The year in which I started knitting, or at least started knitting well enough to want to share pics of it.
year → 2005
Aug 15, 2005This started out as the “maximum scarf” from the Knit Stitch book, but I got bored and went for a modified version of “Joel’s Scarf” instead. This is sport weight yarn, 60 stitch cast on, and and only 3 colors instead of 7. It has turned out to be my most popular scarf.
Mar 7, 2005 (Updated Jul 11, 2009)
Now we know how to do things, and we know how to choose whether or not we will do something. We’re getting close to having some real skills. We just need to get the understanding of one more concept before we reach the first little plateau of programming knowledge. We need to learn how to do a task more than once. Well, besides just running the script again, but that doesn’t really count.
Feb 28, 2005 (Updated Jul 11, 2009)
One thing you like to keep track of on your laptop is how much juice is left in your battery. There’s nothing quite like being in the middle of some insane hacking session and watching as the computer suddenly gets tired and blacks out on you. Of course, I’ve already got a handy battery monitor in my KDE panel, but what if I’m not in KDE? Okay, okay, there are handy battery monitors for nearly every desktop environment out there. That’s not my point, though. My point is that I’d like to explore some basic system stuff using REBOL on an Ubuntu 8.10 system. Got it? Okay, good. Now that we’ve settled this little detail, let’s move on.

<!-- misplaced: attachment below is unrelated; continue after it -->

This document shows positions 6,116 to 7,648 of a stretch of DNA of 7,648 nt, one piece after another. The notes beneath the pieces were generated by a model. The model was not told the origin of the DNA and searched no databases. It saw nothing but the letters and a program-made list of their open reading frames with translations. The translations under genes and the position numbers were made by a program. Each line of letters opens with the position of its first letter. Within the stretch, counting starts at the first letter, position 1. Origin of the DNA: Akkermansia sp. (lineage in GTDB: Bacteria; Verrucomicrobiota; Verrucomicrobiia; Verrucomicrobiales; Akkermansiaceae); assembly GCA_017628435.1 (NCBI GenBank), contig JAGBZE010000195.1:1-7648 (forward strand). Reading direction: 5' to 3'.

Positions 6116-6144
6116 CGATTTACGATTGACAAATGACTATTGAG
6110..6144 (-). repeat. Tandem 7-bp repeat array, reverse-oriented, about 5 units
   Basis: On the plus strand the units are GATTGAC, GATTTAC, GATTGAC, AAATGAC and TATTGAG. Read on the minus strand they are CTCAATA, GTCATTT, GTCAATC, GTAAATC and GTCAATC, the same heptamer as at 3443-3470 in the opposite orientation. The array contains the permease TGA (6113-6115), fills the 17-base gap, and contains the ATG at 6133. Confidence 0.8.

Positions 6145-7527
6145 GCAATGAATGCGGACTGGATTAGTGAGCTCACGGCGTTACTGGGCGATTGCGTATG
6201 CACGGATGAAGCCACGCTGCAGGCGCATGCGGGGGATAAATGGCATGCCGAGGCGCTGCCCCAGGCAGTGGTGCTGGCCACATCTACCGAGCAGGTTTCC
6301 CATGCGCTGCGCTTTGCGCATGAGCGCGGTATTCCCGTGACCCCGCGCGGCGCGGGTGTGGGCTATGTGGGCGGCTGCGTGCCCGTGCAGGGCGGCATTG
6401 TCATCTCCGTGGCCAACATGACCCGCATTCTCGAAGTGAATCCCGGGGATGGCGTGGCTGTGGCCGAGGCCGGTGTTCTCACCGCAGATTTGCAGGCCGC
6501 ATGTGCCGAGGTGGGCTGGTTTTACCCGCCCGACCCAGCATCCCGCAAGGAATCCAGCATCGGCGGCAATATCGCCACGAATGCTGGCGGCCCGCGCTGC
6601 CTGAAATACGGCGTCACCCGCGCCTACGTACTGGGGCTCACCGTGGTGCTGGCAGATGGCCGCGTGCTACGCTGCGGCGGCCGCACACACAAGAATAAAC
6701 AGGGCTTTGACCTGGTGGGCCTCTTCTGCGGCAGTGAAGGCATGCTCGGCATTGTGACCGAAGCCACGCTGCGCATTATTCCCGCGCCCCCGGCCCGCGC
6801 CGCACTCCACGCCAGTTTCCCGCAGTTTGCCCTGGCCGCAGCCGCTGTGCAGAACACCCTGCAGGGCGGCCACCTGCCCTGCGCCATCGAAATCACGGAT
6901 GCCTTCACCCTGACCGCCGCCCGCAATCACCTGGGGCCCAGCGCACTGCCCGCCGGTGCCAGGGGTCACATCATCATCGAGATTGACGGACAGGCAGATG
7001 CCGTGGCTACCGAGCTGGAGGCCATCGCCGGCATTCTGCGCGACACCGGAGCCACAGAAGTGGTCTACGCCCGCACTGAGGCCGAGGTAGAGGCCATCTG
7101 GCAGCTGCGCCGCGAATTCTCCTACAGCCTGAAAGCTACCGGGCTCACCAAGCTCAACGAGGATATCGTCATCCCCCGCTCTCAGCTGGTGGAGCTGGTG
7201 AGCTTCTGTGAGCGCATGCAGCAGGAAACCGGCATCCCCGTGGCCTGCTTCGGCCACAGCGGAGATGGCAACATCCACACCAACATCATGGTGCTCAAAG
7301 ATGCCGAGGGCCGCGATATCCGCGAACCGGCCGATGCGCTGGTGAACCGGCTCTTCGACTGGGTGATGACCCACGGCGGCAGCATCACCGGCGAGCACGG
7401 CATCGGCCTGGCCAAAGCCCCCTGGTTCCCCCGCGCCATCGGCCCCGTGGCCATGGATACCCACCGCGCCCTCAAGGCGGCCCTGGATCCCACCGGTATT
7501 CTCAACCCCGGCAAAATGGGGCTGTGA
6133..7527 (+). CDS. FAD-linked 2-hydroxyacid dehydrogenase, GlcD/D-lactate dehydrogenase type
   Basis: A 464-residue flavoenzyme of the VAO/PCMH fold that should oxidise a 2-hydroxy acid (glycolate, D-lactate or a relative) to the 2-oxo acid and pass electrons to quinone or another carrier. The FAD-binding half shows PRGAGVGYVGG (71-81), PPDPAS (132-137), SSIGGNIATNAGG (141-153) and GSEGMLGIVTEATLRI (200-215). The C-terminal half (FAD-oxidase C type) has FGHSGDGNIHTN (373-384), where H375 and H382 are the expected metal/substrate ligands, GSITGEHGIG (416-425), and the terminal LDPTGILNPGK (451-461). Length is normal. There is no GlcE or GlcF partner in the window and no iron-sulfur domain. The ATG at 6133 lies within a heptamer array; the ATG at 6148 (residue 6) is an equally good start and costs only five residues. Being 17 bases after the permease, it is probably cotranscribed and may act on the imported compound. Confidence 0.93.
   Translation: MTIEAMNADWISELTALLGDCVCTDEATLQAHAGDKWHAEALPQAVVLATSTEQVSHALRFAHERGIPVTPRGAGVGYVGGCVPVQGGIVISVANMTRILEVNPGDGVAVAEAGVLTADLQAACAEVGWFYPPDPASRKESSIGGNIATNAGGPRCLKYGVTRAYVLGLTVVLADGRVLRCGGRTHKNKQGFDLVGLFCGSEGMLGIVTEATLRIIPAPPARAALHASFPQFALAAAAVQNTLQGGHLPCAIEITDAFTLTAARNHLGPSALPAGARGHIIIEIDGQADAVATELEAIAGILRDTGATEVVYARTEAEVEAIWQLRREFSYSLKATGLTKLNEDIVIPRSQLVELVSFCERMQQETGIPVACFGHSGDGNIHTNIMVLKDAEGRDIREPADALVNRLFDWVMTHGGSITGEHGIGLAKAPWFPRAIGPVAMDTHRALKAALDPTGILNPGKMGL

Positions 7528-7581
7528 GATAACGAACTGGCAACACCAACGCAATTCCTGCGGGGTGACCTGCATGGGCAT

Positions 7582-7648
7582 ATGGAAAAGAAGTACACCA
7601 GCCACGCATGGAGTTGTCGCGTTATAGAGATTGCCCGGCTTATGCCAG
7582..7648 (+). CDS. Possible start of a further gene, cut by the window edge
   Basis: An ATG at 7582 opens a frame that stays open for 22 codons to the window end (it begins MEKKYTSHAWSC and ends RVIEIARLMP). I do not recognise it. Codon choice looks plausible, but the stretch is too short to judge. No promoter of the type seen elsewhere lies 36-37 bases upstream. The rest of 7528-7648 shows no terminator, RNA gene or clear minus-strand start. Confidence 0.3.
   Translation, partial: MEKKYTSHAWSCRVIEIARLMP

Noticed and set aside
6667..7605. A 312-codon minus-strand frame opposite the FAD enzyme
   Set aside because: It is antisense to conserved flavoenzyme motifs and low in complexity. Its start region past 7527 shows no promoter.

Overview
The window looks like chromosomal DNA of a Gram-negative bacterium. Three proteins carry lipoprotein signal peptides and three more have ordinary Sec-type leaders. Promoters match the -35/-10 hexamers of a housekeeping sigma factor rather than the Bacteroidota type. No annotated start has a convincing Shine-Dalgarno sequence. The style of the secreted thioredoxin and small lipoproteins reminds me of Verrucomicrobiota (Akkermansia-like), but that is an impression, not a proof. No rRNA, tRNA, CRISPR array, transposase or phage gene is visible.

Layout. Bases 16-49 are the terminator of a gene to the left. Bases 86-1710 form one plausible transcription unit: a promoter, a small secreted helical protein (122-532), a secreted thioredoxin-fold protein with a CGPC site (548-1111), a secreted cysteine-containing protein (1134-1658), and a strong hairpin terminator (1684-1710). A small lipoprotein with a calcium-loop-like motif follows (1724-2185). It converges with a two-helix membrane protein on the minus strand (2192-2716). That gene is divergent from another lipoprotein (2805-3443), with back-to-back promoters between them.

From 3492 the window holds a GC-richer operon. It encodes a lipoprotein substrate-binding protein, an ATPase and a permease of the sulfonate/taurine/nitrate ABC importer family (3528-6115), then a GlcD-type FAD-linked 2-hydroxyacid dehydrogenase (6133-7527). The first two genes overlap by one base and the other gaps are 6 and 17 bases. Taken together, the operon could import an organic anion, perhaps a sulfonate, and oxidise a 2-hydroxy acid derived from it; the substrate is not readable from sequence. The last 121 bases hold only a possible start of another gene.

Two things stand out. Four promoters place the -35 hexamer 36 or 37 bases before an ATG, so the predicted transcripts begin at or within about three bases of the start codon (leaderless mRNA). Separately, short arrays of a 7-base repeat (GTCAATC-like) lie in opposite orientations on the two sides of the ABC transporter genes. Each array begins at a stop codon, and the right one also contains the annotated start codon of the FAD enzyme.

Feb 27, 2005 (Updated Jul 11, 2009)
In part 1 I gave you a first cautious glance at the REBOL programming language. In part 2 I extended that glance to a peek at the excellent REBOL/View GUI library. Let’s continue learning how to program with Rebol. Today I want to get you started with some structured programming by introducing you to selection structures. Selection structures make it possible to decide whether or not to do something based on a test. Here are a few uses for a simple selection structure.
Jan 4, 2005 (Updated Aug 25, 2011)
Let’s admit it. Perl is everywhere. It powers most of the Internet, in one form or another. What? Your site doesn’t use Perl and CGI? Well, what about the administrative scripts that keep it running smoothly when everyone is snug in their beds? Even a fair chunk of Microsoft IIS servers rely on Perl for administrative tasks. I’m not saying that Perl is being used on every site on the Internet, including yours. I’m saying that Perl is probably being used on any random site you happen to look at on the Internet, including yours.